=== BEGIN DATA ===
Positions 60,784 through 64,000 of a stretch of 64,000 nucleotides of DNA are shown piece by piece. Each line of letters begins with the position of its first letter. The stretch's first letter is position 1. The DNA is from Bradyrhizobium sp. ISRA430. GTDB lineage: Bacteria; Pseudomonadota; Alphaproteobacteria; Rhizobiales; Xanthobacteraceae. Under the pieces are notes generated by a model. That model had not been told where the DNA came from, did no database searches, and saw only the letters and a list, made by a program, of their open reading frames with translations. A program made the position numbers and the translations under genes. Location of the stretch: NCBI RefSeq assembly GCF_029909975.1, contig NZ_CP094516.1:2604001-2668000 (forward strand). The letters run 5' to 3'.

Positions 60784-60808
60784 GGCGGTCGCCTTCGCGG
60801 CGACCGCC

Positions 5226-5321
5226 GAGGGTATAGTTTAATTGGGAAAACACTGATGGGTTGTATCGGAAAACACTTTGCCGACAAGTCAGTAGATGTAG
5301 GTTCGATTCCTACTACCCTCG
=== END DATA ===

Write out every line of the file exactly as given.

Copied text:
Positions 60,784 through 64,000 of a stretch of 64,000 nucleotides of DNA are shown piece by piece. Each line of letters begins with the position of its first letter. The stretch's first letter is position 1. The DNA is from Bradyrhizobium sp. ISRA430. GTDB lineage: Bacteria; Pseudomonadota; Alphaproteobacteria; Rhizobiales; Xanthobacteraceae. Under the pieces are notes generated by a model. That model had not been told where the DNA came from, did no database searches, and saw only the letters and a list, made by a program, of their open reading frames with translations. A program made the position numbers and the translations under genes. Location of the stretch: NCBI RefSeq assembly GCF_029909975.1, contig NZ_CP094516.1:2604001-2668000 (forward strand). The letters run 5' to 3'.

Positions 60784-60808
60784 GGCGGTCGCCTTCGCGG
60801 CGACCGCC

Positions 5226-5321
5226 GAGGGTATAGTTTAATTGGGAAAACACTGATGGGTTGTATCGGAAAACACTTTGCCGACAAGTCAGTAGATGTAG
5301 GTTCGATTCCTACTACCCTCG